Show More

Vernessa Taylor | CoachNotes Blog

As a Technology Consultant, Vernessa Taylor works with both online and offline business owners. She writes about small business systems such as project management and customer referral systems at CoachNotes Blog.

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  1. This is a really interesting post Vernessa. Thank you for taking the time to so the survey and learn how others are using these different networks. I appreciate being able to be a small part of this so thank you for thinking of me.


    1. Adrienne, it was somewhat eye-opening to see the experiences of various business owners and bloggers.

      This article contrasted best and worst but since bloggers are a thoughtful group, they also offered suggestions for better experiences (coming next).

      Thanks for being taking part.

  2. Hi Vernessa!

    Great job again and it’s very useful to explore the minds of bloggers around these hot themes, like affiliate marketing – more how to improve for a win- win relationship of all the parts.



    1. Thanks, Gera!

      As I mentioned to Adrienne above, many bloggers are thinkers — always trying to figure out not only what works but also how to make it work better. It seems the huge field of performance marketing provides an opportunity for ethical, smart, thoughtful people to make it work well for their purposes.

      You know, there are lots of bloggers who don’t quite understand what this is all about. A fellow blogger wanted to send out the survey to his network. I realized a simpler survey was needed … So I’ve put together a short, multiple-choice entry level survey. I hope you’ll make bloggers in your network aware of it. I think it will give us even more insight and ideas on how to improve.

      Thanks Gera for all your comments and help!

  3. Vernessa, this series is even more fun to read than it was to participate! Hopefully, awareness will increase as you and others continue to shed light on the short-comings – and potential – of this industry.

    Thanks for linking to my article and for giving us some other links to check out!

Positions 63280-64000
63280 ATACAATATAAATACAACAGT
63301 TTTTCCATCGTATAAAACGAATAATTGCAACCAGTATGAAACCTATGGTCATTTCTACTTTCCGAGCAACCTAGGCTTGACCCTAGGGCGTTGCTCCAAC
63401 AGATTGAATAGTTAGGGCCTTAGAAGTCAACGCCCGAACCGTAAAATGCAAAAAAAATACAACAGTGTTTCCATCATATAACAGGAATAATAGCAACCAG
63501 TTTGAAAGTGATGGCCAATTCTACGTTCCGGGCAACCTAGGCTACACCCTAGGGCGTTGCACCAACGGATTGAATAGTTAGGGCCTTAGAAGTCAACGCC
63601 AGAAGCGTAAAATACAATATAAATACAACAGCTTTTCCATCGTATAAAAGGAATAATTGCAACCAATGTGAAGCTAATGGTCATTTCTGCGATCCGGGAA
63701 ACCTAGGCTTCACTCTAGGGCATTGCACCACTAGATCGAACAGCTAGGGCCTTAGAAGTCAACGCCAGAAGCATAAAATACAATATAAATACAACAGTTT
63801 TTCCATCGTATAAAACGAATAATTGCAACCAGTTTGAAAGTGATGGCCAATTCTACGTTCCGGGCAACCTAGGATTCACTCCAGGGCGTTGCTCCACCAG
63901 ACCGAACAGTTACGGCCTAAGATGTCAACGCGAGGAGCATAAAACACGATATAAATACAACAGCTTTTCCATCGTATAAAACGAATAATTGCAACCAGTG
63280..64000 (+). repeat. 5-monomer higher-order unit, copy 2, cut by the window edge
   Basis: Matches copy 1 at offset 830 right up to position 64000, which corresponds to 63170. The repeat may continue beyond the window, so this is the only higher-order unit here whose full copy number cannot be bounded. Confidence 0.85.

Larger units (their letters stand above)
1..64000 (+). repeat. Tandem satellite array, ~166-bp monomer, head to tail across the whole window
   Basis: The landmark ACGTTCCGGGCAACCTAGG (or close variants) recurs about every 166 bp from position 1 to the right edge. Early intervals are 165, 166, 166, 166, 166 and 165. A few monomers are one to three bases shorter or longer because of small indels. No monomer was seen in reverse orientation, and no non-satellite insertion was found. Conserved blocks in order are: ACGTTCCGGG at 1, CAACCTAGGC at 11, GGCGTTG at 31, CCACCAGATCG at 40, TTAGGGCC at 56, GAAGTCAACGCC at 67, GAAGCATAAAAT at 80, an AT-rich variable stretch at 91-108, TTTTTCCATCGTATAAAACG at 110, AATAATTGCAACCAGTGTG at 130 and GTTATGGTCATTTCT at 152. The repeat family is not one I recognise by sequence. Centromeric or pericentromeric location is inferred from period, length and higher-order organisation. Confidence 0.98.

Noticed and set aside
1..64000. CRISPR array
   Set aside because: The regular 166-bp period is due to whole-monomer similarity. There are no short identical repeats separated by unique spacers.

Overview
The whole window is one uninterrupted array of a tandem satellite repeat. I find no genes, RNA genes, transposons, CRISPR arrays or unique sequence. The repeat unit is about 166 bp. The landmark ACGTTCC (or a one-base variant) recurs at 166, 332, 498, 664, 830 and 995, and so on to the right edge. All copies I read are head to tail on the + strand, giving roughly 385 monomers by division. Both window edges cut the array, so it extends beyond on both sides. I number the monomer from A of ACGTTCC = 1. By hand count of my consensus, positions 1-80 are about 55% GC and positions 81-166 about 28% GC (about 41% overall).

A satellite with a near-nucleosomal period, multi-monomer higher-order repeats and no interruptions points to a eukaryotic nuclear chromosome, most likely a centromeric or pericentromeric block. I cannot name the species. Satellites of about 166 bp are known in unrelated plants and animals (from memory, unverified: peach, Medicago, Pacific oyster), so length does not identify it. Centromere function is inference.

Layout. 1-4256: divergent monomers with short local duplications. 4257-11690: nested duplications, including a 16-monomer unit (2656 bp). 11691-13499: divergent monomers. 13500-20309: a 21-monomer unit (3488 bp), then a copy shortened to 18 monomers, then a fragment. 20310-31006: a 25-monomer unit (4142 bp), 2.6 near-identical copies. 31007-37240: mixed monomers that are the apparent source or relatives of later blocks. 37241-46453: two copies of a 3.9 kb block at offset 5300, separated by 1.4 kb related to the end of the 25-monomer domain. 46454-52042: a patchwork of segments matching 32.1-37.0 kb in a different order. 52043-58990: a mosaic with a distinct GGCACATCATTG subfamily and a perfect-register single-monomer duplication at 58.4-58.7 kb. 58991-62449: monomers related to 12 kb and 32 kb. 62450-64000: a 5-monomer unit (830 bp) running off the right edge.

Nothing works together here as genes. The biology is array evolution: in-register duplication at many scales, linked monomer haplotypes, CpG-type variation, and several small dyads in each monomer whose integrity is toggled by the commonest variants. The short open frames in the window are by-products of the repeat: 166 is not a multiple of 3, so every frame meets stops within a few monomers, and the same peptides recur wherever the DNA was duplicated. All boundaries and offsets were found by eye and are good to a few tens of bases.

1. Mitch, we all know too well how “power concedes nothing without a demand.” That being the case, voices raised in unison a help the squeaky wheel get a little grease. (All mixed metaphors and crossed-up puns intended. πŸ™‚ )

      You like math? I like numbers. I’m thinking if bloggers embed the shorter survey into a page, and ask their peers to participate, we’ll get the numbers up a bit. I’ll share the code with anyone who wants it.

      Thanks for your participation and voicing your thoughts.

      1. Vernessa, by “page”, do you mean a permanent survey? I’ll be happy to embed code in a static page.
        Or, if this is a project with an end date, I’ll promote it in a blog post.

        Please email the code. πŸ™‚



        1. That would be great, Mitch! I’ll email the code … I suppose the surveys should have end dates but I’m thinking to let them run 60-90 days. I’ll leave it for you to decide whether it would be better to use a post or a page, based on how you would encourage engagement.

          I appreciate your help! πŸ™‚

    1. Hello and thanks for your comment. Unfortunately, every “industry” that has lasted beyond the growing pains has then had to evaluate its processes. Oftentimes, peer review will get things moving in the right direction. But if not, some stronger measures often work wonders.

      We’re looking for whatever works, right?

  4. Hey Vernessa, I love the way you put all that information together. It would be good if those who supply us with the means to monetize our blogs were to read it, especially your followup post.

    I feel very fortunate to be a part of that and for that I thank you.

    1. Hey Sire – Performance Marketing Insider is one of those “industrial strength” publications and Pace mentioned (on the other post) how some of the issues that were raised were already in discussion in the Halls of Revenue-dom. πŸ™‚